London: Babies who are born prematurely may have an increased risk of a range of mental health problems, researchers have revealed.
Bipolar disorder, depression and psychosis were all more likely, the study in The Archives of General Psychiatry suggested.
Full-term pregnancies last for around 40 weeks, but one in 13 babies are born prematurely, before 36 weeks.
Researchers at the Institute of Psychiatry at King’s College London and the Karolinska Institute in Sweden analysed data from 1.3m people born in Sweden between 1973 and 1985.
They found 10,523 people were admitted to hospital with psychiatric disorders, and 580 of those had been born prematurely.
The academics showed full-term children had a two in 1,000 chance of being admitted. The risk was four in 1,000 for premature babies born before 36 weeks and six in 1,000 for those born before 32 weeks.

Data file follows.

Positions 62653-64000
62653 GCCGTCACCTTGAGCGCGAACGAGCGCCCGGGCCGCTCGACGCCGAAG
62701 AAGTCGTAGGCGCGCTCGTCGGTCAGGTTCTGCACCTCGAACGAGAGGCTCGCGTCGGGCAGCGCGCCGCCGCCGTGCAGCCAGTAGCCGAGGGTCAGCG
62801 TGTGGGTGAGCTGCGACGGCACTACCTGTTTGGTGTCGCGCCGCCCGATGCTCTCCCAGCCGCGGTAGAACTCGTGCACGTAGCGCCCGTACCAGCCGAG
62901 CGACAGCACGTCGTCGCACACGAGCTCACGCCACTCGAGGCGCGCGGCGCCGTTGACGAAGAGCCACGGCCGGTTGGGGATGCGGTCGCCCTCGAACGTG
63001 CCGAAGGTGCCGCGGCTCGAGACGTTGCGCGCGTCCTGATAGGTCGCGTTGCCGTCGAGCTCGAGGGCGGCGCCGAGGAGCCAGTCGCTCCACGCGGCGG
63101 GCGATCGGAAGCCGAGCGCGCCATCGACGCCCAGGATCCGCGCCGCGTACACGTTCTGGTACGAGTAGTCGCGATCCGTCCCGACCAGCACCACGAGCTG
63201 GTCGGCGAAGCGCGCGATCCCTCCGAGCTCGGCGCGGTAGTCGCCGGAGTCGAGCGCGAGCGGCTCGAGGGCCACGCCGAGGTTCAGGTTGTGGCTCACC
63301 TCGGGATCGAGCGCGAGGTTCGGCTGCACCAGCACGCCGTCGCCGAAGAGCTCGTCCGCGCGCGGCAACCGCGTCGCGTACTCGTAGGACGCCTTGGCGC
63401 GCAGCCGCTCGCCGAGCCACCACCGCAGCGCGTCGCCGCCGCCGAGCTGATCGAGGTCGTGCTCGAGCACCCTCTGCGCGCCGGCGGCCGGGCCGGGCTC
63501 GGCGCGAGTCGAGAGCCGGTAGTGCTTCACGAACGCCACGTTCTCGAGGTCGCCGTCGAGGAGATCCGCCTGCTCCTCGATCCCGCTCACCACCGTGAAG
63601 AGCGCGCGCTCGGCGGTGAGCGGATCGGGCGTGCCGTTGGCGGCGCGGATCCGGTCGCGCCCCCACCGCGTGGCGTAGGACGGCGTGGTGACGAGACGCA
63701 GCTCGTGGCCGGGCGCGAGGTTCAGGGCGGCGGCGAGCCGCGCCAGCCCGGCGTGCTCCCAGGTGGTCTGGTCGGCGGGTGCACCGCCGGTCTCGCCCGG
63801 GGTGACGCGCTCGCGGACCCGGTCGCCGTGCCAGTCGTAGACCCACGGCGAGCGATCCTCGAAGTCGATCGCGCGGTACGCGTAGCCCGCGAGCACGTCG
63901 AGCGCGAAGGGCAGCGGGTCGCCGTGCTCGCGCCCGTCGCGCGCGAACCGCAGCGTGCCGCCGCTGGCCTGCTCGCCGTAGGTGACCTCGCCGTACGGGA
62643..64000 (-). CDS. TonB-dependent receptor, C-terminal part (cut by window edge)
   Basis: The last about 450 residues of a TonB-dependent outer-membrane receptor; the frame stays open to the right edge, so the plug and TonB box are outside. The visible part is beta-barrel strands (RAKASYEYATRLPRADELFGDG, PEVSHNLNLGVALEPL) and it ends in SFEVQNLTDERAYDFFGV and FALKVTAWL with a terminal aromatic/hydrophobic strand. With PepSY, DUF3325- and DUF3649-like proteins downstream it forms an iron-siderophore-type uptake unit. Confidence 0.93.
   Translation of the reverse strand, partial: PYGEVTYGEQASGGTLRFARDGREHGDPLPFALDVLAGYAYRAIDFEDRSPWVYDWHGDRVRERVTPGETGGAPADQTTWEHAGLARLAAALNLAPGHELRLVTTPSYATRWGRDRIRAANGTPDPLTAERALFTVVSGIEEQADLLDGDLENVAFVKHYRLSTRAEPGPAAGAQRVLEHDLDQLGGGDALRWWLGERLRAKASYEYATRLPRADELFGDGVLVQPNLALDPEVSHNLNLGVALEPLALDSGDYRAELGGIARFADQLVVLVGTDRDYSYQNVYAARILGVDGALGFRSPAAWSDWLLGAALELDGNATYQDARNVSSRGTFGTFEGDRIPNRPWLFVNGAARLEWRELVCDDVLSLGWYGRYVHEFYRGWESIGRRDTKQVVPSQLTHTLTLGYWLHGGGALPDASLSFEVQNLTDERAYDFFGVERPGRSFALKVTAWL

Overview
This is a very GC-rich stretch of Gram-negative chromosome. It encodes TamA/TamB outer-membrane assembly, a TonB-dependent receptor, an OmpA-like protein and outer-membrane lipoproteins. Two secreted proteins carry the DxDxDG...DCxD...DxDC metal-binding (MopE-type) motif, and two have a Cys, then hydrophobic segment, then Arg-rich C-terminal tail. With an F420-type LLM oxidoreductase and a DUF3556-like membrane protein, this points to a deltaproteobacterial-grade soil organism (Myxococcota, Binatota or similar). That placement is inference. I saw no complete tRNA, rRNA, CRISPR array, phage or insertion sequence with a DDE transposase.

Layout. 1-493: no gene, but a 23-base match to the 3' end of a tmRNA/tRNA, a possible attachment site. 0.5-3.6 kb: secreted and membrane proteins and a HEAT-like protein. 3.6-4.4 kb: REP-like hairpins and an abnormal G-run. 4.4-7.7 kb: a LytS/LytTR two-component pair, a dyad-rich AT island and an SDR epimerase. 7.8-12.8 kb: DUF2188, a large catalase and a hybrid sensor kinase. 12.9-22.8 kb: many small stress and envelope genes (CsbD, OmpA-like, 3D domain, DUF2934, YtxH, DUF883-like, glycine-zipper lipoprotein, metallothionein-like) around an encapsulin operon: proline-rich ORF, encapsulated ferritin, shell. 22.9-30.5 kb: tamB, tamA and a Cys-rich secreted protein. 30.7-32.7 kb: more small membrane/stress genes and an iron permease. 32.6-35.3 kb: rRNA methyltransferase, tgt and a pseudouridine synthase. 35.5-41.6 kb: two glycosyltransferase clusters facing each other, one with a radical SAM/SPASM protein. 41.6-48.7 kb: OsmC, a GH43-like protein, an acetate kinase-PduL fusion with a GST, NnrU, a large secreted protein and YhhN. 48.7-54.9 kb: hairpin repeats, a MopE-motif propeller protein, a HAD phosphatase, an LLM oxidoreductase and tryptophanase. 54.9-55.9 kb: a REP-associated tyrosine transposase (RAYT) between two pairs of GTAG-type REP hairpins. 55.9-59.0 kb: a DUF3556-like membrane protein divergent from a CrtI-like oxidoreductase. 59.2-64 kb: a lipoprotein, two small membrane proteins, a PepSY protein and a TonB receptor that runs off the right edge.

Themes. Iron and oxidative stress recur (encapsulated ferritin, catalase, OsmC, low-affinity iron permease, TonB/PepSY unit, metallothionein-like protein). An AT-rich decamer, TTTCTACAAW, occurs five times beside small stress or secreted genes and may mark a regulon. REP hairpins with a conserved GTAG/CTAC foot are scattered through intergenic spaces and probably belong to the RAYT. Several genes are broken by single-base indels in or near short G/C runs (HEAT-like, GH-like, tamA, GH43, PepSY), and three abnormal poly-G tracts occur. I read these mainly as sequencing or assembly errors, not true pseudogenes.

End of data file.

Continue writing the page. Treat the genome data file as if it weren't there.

Very premature babies were more than seven times more like to have bipolar disorder and nearly three times as likely to have depression.
One of the researchers, Dr Chiara Nosarti, said the real figures might be higher as milder conditions would not have needed a hospital visit.
However, she cautioned that the risk was low and the vast majority of premature babies are perfectly healthy.
“I don’t think parents should be worried, but we know that preterm birth confers an increased vulnerability to a variety of psychiatric conditions and perhaps parents should be aware of this and monitor early signs of later more serious problems,” she told the BBC.
She speculates that “disrupted development” may affect the babies’ brains.